Across 48 television ads in seven competitive Senate races, the Republican incumbents haven’t mentioned the president once.
By Nick Corasaniti
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Over the past week, incumbent Republican senators facing tough re-election fights in Arizona, Colorado, Iowa, Maine, Montana, North Carolina and South Carolina have run a combined total of 48 television ads, according to Advertising Analytics, an ad tracking firm.
None of them mention President Trump.
It could be because of the president’s yawning deficit in the national polls, or because they’re focusing on other issues that are polling better locally. But none of the Republican incumbents in these seven states have directly tied themselves to the president as they have in the past.
So, what are they pitching to voters? We’re glad you asked. It’s very different from state to state, though there is a lot of talk about pre-existing conditions.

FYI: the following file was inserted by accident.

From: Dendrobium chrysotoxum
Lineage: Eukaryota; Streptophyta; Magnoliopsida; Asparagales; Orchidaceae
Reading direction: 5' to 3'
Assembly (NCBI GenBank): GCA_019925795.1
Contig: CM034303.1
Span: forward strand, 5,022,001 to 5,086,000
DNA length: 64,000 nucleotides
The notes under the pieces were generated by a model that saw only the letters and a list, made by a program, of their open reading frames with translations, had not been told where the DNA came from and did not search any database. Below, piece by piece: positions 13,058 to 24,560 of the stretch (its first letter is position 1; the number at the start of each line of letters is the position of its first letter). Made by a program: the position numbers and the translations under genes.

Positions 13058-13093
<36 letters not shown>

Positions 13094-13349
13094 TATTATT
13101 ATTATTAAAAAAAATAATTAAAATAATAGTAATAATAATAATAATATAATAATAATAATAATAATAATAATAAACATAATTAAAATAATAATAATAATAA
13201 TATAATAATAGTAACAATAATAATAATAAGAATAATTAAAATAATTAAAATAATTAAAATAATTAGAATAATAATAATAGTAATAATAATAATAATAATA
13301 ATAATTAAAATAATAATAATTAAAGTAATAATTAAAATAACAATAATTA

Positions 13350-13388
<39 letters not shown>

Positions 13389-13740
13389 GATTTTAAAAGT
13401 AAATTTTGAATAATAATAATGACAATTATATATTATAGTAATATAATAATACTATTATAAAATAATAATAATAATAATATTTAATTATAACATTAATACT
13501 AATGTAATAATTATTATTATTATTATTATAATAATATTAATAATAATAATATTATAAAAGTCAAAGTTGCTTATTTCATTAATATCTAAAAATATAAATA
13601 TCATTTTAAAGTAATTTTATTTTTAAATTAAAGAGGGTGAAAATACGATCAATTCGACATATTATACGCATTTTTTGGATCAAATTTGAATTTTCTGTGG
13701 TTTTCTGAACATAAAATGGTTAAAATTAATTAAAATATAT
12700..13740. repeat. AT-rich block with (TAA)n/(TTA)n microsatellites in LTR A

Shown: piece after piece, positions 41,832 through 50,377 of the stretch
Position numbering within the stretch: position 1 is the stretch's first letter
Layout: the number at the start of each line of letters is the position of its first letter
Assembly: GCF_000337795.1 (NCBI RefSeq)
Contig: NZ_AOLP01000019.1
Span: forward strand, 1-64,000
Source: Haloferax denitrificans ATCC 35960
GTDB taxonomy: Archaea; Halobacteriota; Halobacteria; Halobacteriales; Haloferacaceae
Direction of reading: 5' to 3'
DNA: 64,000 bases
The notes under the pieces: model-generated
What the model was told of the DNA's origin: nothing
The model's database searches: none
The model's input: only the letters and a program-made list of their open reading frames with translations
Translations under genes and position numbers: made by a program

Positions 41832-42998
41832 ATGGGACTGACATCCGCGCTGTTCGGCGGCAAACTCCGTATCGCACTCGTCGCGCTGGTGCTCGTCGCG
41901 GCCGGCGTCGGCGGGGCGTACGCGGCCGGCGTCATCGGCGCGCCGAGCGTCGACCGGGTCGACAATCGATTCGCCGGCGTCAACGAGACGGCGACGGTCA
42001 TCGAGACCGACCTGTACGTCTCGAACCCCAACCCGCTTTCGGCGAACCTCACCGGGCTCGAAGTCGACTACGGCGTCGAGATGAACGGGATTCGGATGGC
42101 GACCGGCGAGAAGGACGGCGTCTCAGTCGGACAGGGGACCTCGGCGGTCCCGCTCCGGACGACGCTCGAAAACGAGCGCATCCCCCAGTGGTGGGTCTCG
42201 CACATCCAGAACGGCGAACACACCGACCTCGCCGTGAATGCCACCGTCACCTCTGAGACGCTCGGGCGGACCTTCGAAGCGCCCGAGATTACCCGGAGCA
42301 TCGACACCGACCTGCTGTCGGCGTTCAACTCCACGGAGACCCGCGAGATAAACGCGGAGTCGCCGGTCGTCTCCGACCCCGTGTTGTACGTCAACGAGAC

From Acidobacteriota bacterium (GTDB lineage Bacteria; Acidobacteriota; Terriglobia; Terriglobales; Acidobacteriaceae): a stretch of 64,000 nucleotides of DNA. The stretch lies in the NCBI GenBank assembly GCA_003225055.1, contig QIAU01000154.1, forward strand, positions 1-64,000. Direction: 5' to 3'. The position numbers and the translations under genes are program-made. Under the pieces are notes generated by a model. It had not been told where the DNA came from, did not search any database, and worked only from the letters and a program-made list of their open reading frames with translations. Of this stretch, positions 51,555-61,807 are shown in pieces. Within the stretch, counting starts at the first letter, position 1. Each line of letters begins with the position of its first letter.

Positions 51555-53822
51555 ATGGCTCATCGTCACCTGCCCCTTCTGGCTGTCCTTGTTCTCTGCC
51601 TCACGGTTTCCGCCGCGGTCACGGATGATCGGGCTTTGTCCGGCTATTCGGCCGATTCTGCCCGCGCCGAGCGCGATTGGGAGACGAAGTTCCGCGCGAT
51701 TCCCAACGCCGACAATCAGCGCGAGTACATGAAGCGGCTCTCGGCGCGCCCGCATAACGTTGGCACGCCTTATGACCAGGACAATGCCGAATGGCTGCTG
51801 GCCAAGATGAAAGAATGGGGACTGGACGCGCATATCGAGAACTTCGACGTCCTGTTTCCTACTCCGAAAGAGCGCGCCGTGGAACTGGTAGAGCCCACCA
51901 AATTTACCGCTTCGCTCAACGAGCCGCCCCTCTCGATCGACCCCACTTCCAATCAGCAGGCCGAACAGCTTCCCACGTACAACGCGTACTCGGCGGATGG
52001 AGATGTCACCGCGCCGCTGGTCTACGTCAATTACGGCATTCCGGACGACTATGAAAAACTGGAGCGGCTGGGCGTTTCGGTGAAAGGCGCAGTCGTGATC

Here’s a breakdown.
Senator Martha McSally of Arizona has put seven ads on the air over the past week, but by far her most-aired ad is one in which she says she has “always supported protecting anyone with a pre-existing condition, and I always will.” She has spent more than $1.1 million on the ad over the past week. It’s an attempt to rebut attacks from her Democratic opponent, Mark Kelly, that the effort to repeal the Affordable Care Act would lead to the loss of health insurance coverage for millions of people with pre-existing medical conditions. But the only national law that protects people with pre-existing conditions is the Affordable Care Act, also known as Obamacare, and Ms. McSally voted to repeal it. (The Cook Political Report rates this race as “Lean Democrat.”)
Senator Steve Daines of Montana is running an ad that is very similar to Ms. McSally’s. In the same direct-to-camera style, he claims that his opponent, Gov. Steve Bullock, is falsely characterizing his vote to repeal the A.C.A. as an attack on pre-existing conditions. Mr. Daines, whose campaign has spent $307,000 on the ad over the past week, says he has “always fought to protect Montanans with pre-existing conditions, and I always will.” But like Ms. McSally, he offers no explanation of how or where that support has come from, and instead offers a broad-brush attack on the A.C.A. (Cook rating: Tossup.)
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